Creatine effects on endurance sports
It is undeniable that taking a creatine supplement gives a strong positive imprint on the quality of training, with an average of 5-15% improvements in terms of high-intensity performance and repetitive efforts (Kreider, 2003).
However, it is important not to focus only on its use as a "strength supplement", because the many studies on creatine have shown that this substance also acts as an antioxidant, reducing cell damage caused by oxygen radicals, as well as having an anti-inflammatory and nootropic effect.
Creatine monohydrate and endurance sports
The evidence and experiences "from the field", then, would require further direct investigations in the field of endurance sports. Because of its benefits, I would like to suggest it in programs related to sports such as triathlon, cycling, skiing (not just downhill or slalom).
Just think that creatine:
- helps stabilize cellular pH;
- plays an important role in balancing the different aerobic and anaerobic energy sources;
- it is certainly one of the ideal supplements in the phases of intensification or strengthening of various disciplines and activities that involve very rapid and prolonged changes in the intensity of work;
- it is the energy of "prompt intervention" indicated not only for the bodybuilder or the powerlifter but also for footballers, rugby players, fighters, and triathletes.
How does creatine affect the body?
Over 95% of the creatine produced is stored in skeletal muscle while the remaining 5% is distributed between the heart, brain, kidney, liver, and testes. About two-thirds of the creatine present in the muscle is in the form of phosphocreatine thanks to the action of creatine kinase, an enzyme that catalyzes the transfer of a phosphate group from ATP to creatine.
The reaction is reversible and in the event of increased energy requirements, creatine kinase allows the phosphate group to be transferred from creatine to ADP, rapidly regenerating the ATP used to obtain the energy necessary for muscle contraction. The availability of creatine, therefore, becomes crucial tin sustaining a short-term intense muscular effort, but not only! It allows reducing the consumption of glycogen in the muscle by reducing the accumulation of lactic acid.
In this way, less energy will be sought from glycolysis, less lactate and less hydrogen ions will be lost. The muscle will therefore be less fatigued and resistant to exhaustion for longer times (Oliver, 2013).
Creatine and muscle gain
Speaking of liquids ... fighters, sprinters of various distances, ironmen, skiers, but also footballers and rugby players, don't forget creatine supplements in the intensification and strengthening phases! In addition to seeing the loads go up, and to tolerate more volumes of work, among the effects so welcome to bodybuilders or those who have to increase their muscles, there is an increase in body mass. This is due to intracellular water retention (creatine resides almost completely in the muscles) caused by the osmotic effect produced by the increase in concentration between creatine and phosphocreatine.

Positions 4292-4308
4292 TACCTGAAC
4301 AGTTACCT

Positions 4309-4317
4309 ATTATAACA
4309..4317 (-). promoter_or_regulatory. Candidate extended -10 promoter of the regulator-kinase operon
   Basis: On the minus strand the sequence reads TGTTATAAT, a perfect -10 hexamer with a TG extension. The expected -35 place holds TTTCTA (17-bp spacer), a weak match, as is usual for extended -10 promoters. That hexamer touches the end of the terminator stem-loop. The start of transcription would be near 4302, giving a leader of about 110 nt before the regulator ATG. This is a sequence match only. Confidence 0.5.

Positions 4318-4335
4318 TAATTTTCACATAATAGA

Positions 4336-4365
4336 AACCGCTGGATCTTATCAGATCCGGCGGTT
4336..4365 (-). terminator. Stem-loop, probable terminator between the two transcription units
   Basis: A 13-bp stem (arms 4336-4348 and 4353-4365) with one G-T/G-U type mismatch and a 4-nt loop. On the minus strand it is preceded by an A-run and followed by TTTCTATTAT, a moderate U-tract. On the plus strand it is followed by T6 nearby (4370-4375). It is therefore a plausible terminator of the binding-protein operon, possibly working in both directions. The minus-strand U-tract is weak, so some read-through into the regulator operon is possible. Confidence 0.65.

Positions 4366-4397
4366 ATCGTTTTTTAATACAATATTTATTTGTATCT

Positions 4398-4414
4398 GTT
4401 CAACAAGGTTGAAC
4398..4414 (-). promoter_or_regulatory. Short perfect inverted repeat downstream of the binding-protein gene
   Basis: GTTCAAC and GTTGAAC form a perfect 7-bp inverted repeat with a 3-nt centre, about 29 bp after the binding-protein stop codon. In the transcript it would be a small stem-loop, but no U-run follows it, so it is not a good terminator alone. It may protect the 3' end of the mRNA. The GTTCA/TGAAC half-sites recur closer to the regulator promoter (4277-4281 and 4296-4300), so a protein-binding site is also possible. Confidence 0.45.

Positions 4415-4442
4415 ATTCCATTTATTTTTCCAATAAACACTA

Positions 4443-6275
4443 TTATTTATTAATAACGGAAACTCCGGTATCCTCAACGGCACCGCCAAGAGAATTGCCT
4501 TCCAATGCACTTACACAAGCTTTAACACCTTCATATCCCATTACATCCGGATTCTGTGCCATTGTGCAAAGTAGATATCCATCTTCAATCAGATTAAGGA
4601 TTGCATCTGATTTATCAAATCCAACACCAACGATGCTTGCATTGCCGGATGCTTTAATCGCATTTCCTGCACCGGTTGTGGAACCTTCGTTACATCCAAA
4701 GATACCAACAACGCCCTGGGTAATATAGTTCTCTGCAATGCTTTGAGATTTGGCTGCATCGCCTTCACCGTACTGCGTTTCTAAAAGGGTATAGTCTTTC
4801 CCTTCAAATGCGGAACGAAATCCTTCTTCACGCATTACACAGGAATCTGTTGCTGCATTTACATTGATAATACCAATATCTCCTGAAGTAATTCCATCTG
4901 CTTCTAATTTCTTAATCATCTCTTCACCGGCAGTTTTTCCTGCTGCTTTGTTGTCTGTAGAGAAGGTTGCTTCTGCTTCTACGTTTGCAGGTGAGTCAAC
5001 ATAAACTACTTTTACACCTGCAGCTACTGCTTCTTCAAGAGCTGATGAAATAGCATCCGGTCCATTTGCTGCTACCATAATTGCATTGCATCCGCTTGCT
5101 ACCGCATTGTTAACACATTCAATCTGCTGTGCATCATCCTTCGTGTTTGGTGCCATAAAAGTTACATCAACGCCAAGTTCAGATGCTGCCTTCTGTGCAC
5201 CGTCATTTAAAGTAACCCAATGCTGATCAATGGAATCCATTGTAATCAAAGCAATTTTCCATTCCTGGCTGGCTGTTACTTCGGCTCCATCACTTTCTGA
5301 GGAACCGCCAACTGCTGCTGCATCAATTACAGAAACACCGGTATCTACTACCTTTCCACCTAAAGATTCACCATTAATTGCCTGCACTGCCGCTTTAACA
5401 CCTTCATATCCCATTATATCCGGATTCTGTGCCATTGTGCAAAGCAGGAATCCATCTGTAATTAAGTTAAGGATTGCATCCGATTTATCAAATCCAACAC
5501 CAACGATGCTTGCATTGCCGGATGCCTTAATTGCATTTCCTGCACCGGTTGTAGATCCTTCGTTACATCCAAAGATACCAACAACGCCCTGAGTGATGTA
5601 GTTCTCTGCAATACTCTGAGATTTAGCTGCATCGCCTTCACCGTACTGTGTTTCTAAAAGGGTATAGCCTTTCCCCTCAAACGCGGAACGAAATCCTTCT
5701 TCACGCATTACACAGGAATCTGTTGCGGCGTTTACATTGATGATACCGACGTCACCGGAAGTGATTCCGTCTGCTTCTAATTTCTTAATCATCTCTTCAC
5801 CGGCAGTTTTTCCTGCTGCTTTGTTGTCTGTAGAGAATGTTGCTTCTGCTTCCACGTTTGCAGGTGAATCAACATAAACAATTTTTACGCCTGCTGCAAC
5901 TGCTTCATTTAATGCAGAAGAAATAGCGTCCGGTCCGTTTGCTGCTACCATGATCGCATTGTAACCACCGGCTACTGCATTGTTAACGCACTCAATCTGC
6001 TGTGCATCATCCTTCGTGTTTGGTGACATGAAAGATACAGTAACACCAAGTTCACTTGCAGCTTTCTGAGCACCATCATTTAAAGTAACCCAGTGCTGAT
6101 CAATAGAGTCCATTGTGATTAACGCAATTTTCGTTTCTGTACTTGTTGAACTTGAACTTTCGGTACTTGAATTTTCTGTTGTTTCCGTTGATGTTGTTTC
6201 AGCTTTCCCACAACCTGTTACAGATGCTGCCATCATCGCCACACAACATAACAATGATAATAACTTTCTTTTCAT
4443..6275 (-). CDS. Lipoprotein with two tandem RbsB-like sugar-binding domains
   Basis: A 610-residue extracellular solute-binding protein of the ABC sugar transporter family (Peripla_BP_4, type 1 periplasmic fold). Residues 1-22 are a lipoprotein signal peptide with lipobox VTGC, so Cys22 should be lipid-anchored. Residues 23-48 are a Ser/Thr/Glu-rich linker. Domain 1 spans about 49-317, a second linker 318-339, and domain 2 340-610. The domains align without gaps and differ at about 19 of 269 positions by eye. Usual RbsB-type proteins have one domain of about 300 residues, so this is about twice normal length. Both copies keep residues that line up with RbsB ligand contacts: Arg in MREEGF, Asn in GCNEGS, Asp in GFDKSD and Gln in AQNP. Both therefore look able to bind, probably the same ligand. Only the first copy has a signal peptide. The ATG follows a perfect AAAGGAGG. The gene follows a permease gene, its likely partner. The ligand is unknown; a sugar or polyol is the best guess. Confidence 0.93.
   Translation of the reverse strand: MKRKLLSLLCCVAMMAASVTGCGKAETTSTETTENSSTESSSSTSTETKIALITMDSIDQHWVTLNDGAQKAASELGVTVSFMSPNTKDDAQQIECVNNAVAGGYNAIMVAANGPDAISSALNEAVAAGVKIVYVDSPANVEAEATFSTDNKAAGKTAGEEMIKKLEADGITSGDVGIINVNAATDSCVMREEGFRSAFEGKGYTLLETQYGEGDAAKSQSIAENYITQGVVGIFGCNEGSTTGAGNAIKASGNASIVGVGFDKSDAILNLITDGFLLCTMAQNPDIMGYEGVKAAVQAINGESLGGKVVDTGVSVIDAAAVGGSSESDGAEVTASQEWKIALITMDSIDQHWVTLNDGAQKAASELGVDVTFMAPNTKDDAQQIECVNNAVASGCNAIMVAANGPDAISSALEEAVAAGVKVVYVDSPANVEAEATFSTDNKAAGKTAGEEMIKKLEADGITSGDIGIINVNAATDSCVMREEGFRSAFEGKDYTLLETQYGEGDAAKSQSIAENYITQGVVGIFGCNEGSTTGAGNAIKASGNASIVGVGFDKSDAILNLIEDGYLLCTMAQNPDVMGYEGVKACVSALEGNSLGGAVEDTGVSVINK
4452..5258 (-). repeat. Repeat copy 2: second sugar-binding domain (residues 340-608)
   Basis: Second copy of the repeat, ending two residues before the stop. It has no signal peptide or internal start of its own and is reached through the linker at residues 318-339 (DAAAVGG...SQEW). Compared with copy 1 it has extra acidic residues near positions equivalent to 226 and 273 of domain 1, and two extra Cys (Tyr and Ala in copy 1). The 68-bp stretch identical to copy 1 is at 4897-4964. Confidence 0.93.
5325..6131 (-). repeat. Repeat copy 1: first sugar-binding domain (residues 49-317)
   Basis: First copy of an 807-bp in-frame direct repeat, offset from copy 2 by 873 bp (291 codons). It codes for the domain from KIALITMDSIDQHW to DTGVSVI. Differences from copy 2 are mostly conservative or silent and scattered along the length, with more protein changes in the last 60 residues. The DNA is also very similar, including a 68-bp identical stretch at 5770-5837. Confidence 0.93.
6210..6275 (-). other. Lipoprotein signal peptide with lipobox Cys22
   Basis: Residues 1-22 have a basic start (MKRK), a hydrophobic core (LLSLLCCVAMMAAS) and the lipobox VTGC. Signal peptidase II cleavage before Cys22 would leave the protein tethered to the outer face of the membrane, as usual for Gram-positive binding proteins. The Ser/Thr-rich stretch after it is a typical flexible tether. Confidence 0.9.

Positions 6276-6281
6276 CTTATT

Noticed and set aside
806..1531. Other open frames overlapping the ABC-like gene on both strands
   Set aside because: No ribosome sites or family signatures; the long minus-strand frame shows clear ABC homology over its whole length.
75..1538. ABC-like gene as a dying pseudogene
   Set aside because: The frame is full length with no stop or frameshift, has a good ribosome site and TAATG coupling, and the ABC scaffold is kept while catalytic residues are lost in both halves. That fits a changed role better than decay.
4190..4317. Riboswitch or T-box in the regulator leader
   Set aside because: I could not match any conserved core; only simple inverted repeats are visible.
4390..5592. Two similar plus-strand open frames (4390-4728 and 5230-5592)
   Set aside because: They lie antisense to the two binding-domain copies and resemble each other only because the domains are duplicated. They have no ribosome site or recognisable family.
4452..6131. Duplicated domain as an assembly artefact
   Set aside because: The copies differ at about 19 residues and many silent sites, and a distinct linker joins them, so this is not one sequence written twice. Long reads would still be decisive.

Cell membranes are surrounded and protected by phospholipid heads which have downward tails that oscillate and cause nutrients to arrive inside (endocytosis) or exit (exocytosis). The relationship between the inside of the cell and the outside is called osmosis. When creatine enters the muscle cell it favors the entry of nutrients (amino acids, carbohydrates, and water).
Creatine does NOT promote water retention or fat accumulation!
The weight gain that could occur during its intake is related to intracellular retention, which is entirely positive. As a consequence we will have:
- a highly "anabolic" cell,
- faster recovery,
- a reduction in muscle damage and related inflammation.
"Anabolic" because, by increasing cellular nutrients and hydration, we will have a cell with better protein synthesis, bearing in mind that the cell swelling volumizes and thickens against its walls giving a further "mechanical" signal to the stimulus on hypertrophy.
The best quality creatine monohydrate: Creapure®
This version of creatine comes in a "micronized" form, it is completely free of impurities and unnecessary by-products. The benefits of creatine in the micronized version are due to the fact that the so small size of the particles results:
- very easy to mix in water (and/ or with other elements),
- can be absorbed much more easily,
- allows greater bioavailability for the muscles
- it does not present common side effects of versions of the past which, due to solubility problems, did not allow ad hoc absorption, thus favoring intestinal problems.
Why did creatine once give intestinal problems?
It was, therefore, necessary to take a much greater dose than necessary to absorb enough, while still assimilating only a small part! Now that it has been seen that the loading phase may not be necessary, the integration of micronized creatine has become completely complete, effective, and safe.
The new frontiers of creatine research
In recent years, many different forms of creatine have been introduced such as:
- Creatine Ethyl Ester (EEC),
- Tri Creatine Malate.
It should always be noted that most of the studies testing the effectiveness of creatine have all been done on creatine monohydrate and some specifically on Creapure®. So while some of these forms of creatine may also be effective (or potentially so), it is a fact that most of the concrete confirmations are related to creatine.
This micronized shape makes it perfectly usable both in post-workout and in pre-workout, without the risk of poor absorption and compromising performance due to the subtraction of liquids.
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